It’s almost inevitable that any review of Crystal Fighters’ debut album is going to be accompaniedby a witty remark about the number of bands in this day and age with the word ‘crystal’ in theirname and how it hasn’t seen this much popularity since the heyday of The Crystal Maze in the1990s.
Exit crap pun stage left, and enter the London five-piece with Star Of Love. Not as aggressive andclaustrophobic as Crystal Castles, nor as psychedelic and crazy as Crystal Antlers,instead they’re sound is far more pop, whilst demonstrating influences from genres far beyond it.
It’s an album comprised of an intriguing mix of Basque folk music with electronicelements. In truth though, there’s very little blending going on; instead it’s more of a tale oftwo differing types of music that somehow ended up on the same record. So far, so brave.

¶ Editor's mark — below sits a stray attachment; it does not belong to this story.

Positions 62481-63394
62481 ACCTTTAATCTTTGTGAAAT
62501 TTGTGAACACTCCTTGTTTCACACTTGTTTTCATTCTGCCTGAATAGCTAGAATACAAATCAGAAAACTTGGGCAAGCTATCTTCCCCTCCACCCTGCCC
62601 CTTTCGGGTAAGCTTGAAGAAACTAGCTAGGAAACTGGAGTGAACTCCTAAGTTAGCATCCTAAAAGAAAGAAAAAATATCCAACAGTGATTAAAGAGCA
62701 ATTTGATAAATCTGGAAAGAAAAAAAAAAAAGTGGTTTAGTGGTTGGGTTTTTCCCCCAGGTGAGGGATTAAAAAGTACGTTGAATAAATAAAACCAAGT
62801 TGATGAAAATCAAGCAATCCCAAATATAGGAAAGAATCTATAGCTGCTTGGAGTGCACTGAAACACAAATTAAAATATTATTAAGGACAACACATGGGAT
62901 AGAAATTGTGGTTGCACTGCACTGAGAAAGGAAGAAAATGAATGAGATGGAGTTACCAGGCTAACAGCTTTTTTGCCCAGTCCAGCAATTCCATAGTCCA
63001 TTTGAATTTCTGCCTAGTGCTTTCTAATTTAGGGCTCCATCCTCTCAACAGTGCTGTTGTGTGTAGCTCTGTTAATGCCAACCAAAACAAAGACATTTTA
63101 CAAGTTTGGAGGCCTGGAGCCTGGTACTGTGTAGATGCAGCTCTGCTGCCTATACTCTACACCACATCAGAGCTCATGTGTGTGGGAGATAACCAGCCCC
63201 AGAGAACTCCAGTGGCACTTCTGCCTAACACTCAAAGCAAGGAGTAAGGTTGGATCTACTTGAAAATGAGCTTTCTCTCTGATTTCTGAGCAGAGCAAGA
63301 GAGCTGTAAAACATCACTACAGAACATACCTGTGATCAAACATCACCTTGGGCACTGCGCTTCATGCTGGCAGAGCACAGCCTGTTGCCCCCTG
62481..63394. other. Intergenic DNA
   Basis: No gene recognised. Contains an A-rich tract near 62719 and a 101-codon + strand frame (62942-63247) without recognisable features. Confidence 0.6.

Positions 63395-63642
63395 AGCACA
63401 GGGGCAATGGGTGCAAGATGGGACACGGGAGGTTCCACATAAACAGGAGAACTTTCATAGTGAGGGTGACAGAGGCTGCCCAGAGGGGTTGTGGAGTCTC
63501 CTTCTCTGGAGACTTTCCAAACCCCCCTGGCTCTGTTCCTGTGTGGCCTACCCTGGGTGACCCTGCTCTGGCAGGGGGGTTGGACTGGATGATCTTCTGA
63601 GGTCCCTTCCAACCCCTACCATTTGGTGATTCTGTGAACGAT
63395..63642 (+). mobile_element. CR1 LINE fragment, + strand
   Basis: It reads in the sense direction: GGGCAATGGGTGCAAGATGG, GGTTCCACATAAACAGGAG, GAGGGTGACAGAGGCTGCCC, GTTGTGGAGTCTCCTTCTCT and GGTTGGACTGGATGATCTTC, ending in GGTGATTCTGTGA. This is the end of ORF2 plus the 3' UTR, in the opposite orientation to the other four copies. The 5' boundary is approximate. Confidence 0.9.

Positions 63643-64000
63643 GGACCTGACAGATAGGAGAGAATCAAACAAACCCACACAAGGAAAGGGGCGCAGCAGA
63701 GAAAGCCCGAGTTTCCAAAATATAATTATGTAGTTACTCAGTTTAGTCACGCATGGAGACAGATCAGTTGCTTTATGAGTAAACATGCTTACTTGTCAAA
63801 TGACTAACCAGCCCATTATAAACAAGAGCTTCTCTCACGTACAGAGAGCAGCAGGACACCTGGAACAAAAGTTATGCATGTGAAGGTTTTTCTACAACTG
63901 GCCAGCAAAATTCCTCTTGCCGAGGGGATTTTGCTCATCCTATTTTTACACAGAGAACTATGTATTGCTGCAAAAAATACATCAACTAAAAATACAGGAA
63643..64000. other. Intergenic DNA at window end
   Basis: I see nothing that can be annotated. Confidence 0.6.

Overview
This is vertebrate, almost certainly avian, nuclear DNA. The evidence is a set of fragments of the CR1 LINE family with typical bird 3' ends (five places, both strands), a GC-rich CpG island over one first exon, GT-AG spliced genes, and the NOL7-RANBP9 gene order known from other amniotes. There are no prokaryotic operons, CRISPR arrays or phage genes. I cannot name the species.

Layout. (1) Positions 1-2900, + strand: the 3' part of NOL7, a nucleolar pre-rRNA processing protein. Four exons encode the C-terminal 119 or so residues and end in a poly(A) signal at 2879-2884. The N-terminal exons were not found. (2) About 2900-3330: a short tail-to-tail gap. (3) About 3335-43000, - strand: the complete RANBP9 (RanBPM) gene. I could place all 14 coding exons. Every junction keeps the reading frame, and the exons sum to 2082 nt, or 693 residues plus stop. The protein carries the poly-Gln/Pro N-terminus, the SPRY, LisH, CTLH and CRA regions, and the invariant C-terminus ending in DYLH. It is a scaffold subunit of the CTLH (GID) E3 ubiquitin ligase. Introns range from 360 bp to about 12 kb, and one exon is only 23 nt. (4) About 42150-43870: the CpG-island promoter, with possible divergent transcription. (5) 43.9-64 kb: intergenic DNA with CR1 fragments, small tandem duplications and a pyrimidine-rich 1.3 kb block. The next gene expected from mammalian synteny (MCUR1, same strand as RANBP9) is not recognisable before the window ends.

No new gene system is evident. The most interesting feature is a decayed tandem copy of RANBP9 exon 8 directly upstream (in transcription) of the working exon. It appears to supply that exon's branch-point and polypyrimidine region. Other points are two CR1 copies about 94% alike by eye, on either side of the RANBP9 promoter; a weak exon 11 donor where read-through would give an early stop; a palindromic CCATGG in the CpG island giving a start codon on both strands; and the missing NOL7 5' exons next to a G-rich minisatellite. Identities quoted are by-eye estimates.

Solar System opens the album. It’s a straightforward electro-pop number but with a surpriseacoustic guitar interlude – an instrument that also underpins Champion Sound. The two tracks sound rather similar.
When they’re at their most folky, Crystal Fighters can be pretty good. Plague is probably the best exampleof this: an energetic tale rolling to the rhythm of someone head over heels in love.It’s a hugely charming, and rather rousing, song.
This material suits them better than the more electronic songs which dominate Star Of Love. In The Summer, the song that follows Plague, feels like a misjudgement. The juddering and spluttering keyboards fail togenerate anything like the same level of excitement. Swallow and Follow suffer similarfates, failing to ignite and instead fizzling out.
What Crystal Fighters are trying to do is interesting, but the end result is an album confused by what it is trying to achieve. Yet it affords space to some really charming folktronica, and offers enough pointers to suggest a great record might be in them.